I would be curious to hear of other people’s experiences, and to see whether they agree or disagree with my assessment that certain Wall Street “teams” are not really teams the sense of a manager-employee relationship; rather, the superior-underling structure is exactly what leads to employees not feeling a sense of ownership of their project and ultimately what often ends up fostering resentment, in my view.
Career Coach -- www.linkedin.com/in/numicareerconsulting
How to Break Into Equity Research -- www.mergersandinquisitions.com/equity-research-recruiting
Numi, your post resonates well with me. I’ve worked for people who may not have been the brightest in technical terms but were great at managing me our group and the groups individual needs. I don’t expect my bosses to be geniuses. I do expect them to be clearly more capable than myself, but not be a dick about it, to recognize my potential and be interested in developing me up to their level. The reality is most bosses feel threatened and try to develop moats around themselves and slow the progression of the people below them.
I think what really irks me is when somebody is not a very good manager and also not exceptionally intelligent. I just think it’s unfair, and typically the result of nepotism, but who said life is fair.
bchadwick and numi hit it on the head. I think accounting serves as a good example. If you work in an organization that tends to give promotions to good accountants, that doesnt necessarily mean that they can manage efficiently (or effectively for that matter). a good accountant <> a good manager.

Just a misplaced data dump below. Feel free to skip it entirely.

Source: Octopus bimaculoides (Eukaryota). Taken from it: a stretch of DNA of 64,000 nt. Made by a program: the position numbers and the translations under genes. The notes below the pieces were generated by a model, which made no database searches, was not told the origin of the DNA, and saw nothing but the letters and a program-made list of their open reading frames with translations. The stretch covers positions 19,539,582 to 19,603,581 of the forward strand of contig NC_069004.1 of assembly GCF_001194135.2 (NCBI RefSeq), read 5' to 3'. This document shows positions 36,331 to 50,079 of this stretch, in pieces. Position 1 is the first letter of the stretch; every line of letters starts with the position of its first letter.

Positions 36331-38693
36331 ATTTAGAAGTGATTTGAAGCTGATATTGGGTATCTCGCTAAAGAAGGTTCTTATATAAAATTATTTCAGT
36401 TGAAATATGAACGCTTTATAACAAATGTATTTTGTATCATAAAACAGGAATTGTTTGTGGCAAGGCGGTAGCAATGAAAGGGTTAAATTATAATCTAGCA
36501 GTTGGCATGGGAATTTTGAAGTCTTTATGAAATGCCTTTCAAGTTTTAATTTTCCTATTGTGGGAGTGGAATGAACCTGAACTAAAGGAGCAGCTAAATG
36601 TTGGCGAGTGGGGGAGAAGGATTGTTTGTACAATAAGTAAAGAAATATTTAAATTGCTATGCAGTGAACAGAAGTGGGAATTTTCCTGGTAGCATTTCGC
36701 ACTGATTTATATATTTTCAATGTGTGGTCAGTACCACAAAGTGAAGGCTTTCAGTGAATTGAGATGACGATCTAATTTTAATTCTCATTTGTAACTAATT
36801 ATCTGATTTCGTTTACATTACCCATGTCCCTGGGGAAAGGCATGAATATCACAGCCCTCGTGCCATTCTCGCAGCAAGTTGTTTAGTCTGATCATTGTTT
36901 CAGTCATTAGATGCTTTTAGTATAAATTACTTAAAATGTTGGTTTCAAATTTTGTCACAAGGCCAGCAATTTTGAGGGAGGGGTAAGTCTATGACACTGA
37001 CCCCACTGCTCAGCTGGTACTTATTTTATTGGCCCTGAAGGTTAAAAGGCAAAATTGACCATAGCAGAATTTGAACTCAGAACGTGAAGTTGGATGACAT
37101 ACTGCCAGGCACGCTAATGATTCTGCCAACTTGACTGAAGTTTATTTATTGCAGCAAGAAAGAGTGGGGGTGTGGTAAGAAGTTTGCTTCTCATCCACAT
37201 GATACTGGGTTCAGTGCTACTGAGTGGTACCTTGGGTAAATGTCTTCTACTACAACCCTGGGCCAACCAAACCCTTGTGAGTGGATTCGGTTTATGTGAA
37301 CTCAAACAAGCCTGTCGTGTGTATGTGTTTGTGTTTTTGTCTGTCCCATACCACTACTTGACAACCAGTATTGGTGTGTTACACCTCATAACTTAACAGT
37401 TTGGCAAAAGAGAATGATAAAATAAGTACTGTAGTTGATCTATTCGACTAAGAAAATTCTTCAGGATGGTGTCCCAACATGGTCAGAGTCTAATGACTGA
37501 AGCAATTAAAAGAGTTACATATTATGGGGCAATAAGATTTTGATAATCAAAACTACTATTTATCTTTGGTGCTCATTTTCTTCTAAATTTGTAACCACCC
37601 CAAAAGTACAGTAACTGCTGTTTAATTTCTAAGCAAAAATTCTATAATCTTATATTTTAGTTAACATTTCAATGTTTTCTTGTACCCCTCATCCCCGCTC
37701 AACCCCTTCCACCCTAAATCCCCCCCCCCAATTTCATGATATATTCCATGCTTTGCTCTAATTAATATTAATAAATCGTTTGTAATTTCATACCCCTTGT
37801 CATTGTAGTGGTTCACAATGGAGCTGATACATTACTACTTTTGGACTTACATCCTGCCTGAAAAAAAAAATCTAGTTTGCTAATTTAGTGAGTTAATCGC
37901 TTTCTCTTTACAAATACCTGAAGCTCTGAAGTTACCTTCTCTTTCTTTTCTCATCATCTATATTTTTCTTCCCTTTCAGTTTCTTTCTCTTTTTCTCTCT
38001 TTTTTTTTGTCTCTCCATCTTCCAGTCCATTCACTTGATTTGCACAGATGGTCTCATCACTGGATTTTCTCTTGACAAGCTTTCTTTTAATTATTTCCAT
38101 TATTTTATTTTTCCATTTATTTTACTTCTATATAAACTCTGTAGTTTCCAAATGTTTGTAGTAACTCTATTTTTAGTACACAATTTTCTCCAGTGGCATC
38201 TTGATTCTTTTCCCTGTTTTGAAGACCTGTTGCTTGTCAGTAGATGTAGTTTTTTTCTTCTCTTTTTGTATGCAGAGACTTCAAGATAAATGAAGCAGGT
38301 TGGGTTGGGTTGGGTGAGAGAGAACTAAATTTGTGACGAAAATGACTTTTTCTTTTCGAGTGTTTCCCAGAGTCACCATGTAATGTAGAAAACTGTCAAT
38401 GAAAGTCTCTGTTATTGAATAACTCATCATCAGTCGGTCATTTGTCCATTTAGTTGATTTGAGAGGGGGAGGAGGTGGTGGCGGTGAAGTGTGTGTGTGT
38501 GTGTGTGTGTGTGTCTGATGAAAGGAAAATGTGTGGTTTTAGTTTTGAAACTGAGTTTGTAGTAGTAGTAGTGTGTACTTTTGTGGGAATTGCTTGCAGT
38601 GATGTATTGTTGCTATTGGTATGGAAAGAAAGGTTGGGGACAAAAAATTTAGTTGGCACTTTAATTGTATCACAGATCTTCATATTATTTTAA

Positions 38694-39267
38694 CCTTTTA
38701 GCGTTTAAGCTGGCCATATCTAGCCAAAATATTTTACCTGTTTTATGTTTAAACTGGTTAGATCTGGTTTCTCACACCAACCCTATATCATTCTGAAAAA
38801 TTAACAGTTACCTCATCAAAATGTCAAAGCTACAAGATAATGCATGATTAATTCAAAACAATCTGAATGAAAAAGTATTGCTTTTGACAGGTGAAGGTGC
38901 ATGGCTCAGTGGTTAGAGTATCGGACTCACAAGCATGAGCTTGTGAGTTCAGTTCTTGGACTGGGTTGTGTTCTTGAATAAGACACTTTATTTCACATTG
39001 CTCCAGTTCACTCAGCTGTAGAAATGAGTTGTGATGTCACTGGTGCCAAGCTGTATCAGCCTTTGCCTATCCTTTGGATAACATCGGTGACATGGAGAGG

my current boss hasn’t been in her role for all that long, but she’s great at her job (managing) and i feel a lot better working for her than i did for a previous manager who had more experience and knowledge.
in response to numi’s post, you can see the same situation in a lot of different industries/areas. That is why you see the word “senior” attached to so many job titles. Its a way for them to recognize employees, that deserves a promotion. the easiest way is to stick “Senior” in front of a title and give them a person or two to train/mentor. corporate america loves hierarchys and complex organizational charts. if we had flatter org charts and could still find a way to recognize good employees, the world would be a more efficeint productive place.
so why dont you quit???
You sound like a prick with too much pride and self worth. I’m friends with cocky people and d’bags and they don’t bother me at all- you just seem a little “off”, socially.
I am smarter than my boss in accounting and finance, but not in the business and operations side or technical/engineering side, since he is the president that is much more in line with his job.
In my own business I am equal to my boss since it is me, which doesnt say much.
Define smart? At my last job I would easily state that I plainly knew more about actual money management while my boss was more of a “portfolio structure” guy. And thats fine but lets face it, in this world there are two kinds of people: those who know how to value companies or predict the psychology of the masses & those who do not know how to value companies or predict the psychology of the masses. At my current job, the boss knows his stuff but he’s one of those guys who did his CFA back in the 1980s and - to be perfectly honest - he’s somewhat “out of touch”.
> You sound like a prick with too much pride and
> self worth. I’m friends with cocky people and
> d’bags and they don’t bother me at all- you just
> seem a little “off”, socially.